A few weeks ago we were sent a copy of a 12 page A5 booklet offering ‘Guidance regarding new acceptance criteria for bulk UK ferrous scrap to improve quality and Safety throughout the supply chain’ and I thought to myself, ‘Here we go again with more Health and Safety red tape’.
The booklet has been produced by the BMRA, British Metal Recycling Association and I owe them a huge apology for my ignorance. At first I didn’t even look inside, I just put it back down on my desk and read the letter that was included with it. It was from emr (European Metal Recycling Ltd), the company we use to responsibly recycle all of Solar Solve’s metallic waste; mainly aluminium, which we separate and ‘bag’ before taking it to their scrap yard. We have very little ferrous waste and so my inclination was to just have the booklet filed away, unread.
As I picked it up again to file, I decided to have a quick flick through it to see what they were going on about. After less than 10 seconds looking at just some of the many photos, I realised that it was actually an extremely important document. So important that I read the whole thing, which took less than 10 minutes but had a huge impact on me and my attitude towards scrap metal dealers, as I have always called them.
I was so intrigued by the BMRA and especially the astoundingly dangerous items that totally insane, idiotic people include in their scrap, for recyclers to dispose of, that I checked out their website and learned lots more.
The British Metals Recycling Association is the trade association representing the staggering £7 billion UK Metal Recycling sector. It also gives advice on how businesses and householders should sell or dispose of their scrap metal, reminding everyone that it is now illegal in the UK to sell scrap metal for cash and not before time in my opinion.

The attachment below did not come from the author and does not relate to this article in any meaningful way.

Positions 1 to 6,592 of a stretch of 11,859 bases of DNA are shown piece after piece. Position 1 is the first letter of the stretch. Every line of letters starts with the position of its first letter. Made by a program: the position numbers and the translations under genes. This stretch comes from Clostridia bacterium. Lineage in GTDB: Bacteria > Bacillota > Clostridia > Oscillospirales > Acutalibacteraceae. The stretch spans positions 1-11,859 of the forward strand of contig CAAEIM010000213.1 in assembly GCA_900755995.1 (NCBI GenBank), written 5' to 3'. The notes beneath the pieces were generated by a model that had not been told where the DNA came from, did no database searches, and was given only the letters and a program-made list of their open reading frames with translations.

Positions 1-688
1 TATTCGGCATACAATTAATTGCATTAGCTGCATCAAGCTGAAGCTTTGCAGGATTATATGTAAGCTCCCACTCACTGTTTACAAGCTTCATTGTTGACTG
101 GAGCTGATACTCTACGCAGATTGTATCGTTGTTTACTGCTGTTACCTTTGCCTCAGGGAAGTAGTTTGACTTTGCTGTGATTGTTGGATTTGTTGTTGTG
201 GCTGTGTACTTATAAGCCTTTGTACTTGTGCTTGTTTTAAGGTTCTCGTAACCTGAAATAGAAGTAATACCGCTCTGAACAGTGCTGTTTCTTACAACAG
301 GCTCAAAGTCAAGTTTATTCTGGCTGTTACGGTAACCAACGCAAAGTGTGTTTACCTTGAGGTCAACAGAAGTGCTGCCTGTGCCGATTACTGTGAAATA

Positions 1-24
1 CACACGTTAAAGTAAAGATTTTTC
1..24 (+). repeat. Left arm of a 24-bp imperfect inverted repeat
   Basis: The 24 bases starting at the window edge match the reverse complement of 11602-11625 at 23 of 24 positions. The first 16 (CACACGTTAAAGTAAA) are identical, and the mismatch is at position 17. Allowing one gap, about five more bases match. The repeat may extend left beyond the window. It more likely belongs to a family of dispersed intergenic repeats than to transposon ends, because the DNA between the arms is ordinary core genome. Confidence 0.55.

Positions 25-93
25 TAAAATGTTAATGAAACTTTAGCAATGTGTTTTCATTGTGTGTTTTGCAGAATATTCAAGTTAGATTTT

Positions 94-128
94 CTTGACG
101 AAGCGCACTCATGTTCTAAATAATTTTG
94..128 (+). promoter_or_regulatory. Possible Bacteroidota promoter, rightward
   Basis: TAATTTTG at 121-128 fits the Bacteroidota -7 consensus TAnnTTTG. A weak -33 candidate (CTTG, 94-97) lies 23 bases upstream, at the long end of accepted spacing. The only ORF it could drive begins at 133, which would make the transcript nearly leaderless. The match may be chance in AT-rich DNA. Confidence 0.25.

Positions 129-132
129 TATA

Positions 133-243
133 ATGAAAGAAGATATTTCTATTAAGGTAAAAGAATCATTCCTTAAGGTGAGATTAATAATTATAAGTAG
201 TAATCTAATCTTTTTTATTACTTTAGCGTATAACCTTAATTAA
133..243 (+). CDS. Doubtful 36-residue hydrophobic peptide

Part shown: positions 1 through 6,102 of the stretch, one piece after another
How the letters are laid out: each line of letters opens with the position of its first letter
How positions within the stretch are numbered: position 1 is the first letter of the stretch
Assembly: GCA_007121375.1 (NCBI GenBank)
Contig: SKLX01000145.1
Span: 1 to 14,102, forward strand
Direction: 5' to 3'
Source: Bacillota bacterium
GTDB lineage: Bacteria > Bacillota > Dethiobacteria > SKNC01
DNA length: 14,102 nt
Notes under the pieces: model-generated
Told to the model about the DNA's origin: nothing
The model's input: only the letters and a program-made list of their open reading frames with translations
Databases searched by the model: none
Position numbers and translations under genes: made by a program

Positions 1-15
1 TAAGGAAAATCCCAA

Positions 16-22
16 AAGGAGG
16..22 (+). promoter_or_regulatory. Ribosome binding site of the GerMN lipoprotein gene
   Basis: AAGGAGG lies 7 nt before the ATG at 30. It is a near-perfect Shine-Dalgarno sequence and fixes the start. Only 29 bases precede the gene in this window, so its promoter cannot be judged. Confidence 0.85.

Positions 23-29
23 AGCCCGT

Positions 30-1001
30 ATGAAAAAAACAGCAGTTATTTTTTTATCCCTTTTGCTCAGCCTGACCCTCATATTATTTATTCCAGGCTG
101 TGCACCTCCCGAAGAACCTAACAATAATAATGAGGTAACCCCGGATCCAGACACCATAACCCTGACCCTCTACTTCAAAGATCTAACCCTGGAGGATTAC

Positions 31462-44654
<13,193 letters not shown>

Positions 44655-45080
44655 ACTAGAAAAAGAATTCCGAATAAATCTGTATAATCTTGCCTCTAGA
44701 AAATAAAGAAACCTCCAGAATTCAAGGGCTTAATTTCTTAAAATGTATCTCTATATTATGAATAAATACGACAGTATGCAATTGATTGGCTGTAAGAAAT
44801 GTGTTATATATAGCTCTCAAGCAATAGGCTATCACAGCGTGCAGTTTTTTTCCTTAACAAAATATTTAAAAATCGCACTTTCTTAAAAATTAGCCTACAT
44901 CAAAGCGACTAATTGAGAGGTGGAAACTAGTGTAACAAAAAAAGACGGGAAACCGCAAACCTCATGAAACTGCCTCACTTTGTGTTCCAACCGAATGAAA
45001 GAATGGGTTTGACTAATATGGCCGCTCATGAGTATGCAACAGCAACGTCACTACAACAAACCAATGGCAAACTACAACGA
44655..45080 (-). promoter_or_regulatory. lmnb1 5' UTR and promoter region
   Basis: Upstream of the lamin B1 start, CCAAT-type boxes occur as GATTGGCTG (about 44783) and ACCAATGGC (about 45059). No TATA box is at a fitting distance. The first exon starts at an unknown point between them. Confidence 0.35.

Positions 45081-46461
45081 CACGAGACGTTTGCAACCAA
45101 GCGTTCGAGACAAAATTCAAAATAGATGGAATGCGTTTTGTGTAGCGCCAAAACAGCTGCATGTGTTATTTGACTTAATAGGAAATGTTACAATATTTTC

Some of the information in the Guide I mentioned, that I found mindboggling, includes pressurised oxygen and other gas cylinders of all sizes; munitions, mines, mortar and tank shells; lithium-ion and every other conceivable type of battery and much more besides. In the past they have all just been dumped into waste ferrous products that were moved around in bulk via tipper lorries, grabs, hydraulic shovels. Anyone could be seriously injured or killed at any time in such dangerous circumstances.
According to the website, BMRA members will apparently accept just about anything, to be recycled or disposed of, if the scrap yard or recycling facility has the appropriate facilities and licences, but items must be delivered or made ready for collection in identifiable batches that can then be moved and disposed of in safety.
I am sure that most readers will agree with me that it is just common sense and this is one incidence of Health and Safety legislation at its very best. No doubt the employees who work in scrap meatal yards will see these new regulations as hugely stress relieving and the yards’ owners will look upon the implementation of them as a great example of Employee Fatigue Management.
There is a link to the BMRA New Release about the Guide here (www.recyclemetals.org/newsandarticles/bmra-publishes-quality-and-safety-guidance.html) and it contains a link to a pdf of the actual booklet.
The emr (European Metal Recycling Ltd) website can be found here (emrgroup.com/).
Photos of some of the problematic items that the new regulations are aimed at are shown below….
JHL MBE SSL Co. Chairman